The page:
Cotton plants may look beautiful in private home landscapes but Louisiana must monitor all planted cotton for boll weevil presence, including cotton grown for ornamental purposes.

Todd Parker, Louisiana Department of Agriculture and Forestry assistant commissioner for the Office of Agricultural and Environmental Sciences, said state boll weevil eradication laws provide that anyone who wants to plant cotton for non-commercial purposes must receive prior permission from the commissioner of agriculture and forestry.

“We need to know where all the cotton plants are located throughout the state to monitor for the boll weevil and protect Louisiana’s cotton industry,” Parker said. “The LDAF places traps in all cotton fields every year to check for the presence of boll weevils.”

Parker said an increasing number of gardeners outside of traditional cotton growing areas are planting cotton to add interest to their garden landscapes. Others plant small plots for fiber to spin their own thread for weaving. The LDAF must place a boll weevil trap at all these locations, Parker said.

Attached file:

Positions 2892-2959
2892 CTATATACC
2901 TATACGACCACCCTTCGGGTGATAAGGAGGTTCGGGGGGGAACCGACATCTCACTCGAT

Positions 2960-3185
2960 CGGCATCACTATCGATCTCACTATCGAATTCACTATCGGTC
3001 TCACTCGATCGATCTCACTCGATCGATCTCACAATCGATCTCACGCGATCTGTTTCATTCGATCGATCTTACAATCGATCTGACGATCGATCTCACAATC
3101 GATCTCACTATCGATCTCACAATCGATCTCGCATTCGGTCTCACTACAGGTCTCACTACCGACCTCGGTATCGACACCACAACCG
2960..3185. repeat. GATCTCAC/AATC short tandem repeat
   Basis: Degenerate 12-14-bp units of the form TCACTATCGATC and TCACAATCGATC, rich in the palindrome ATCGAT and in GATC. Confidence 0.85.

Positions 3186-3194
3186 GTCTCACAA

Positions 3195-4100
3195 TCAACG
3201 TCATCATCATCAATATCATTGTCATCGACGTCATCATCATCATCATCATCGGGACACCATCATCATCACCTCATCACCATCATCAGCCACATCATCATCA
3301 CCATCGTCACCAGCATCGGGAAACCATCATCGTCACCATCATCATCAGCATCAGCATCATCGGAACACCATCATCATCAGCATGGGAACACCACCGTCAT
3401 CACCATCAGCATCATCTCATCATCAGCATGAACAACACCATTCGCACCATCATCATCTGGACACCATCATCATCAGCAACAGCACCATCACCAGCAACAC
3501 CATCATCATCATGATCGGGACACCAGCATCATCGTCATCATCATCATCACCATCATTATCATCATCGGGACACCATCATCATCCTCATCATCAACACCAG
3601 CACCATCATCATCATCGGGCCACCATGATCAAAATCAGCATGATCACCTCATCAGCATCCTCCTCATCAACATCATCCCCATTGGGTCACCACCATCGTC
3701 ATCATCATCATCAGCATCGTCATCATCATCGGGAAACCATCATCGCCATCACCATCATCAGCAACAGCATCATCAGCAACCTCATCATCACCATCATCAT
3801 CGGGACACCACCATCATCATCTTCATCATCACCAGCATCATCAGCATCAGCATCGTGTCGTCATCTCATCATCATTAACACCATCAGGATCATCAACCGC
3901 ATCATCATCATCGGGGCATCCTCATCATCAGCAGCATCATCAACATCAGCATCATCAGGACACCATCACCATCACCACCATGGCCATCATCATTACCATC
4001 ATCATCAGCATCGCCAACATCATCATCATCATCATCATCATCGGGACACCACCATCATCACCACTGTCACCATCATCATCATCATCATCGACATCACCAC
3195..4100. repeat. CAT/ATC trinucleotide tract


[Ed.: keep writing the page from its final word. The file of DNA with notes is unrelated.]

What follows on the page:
Historically, the boll weevil has been cotton’s most destructive pest. All cotton-growing states have eradication programs.

Cotton remains one of Louisiana’s leading crops and was worth more than $134 million to the state in 2008. That figure declined in 2009 due to extremely wet weather during the harvest. The 2009 numbers totaled more than 225,000 acres harvested with the total value of the cotton sector estimated to be $130.2 million.

For more information regarding planting non-commercial or ornamental cotton, please contact the Louisiana Boll Weevil Eradication Program office at (225) 952-8105.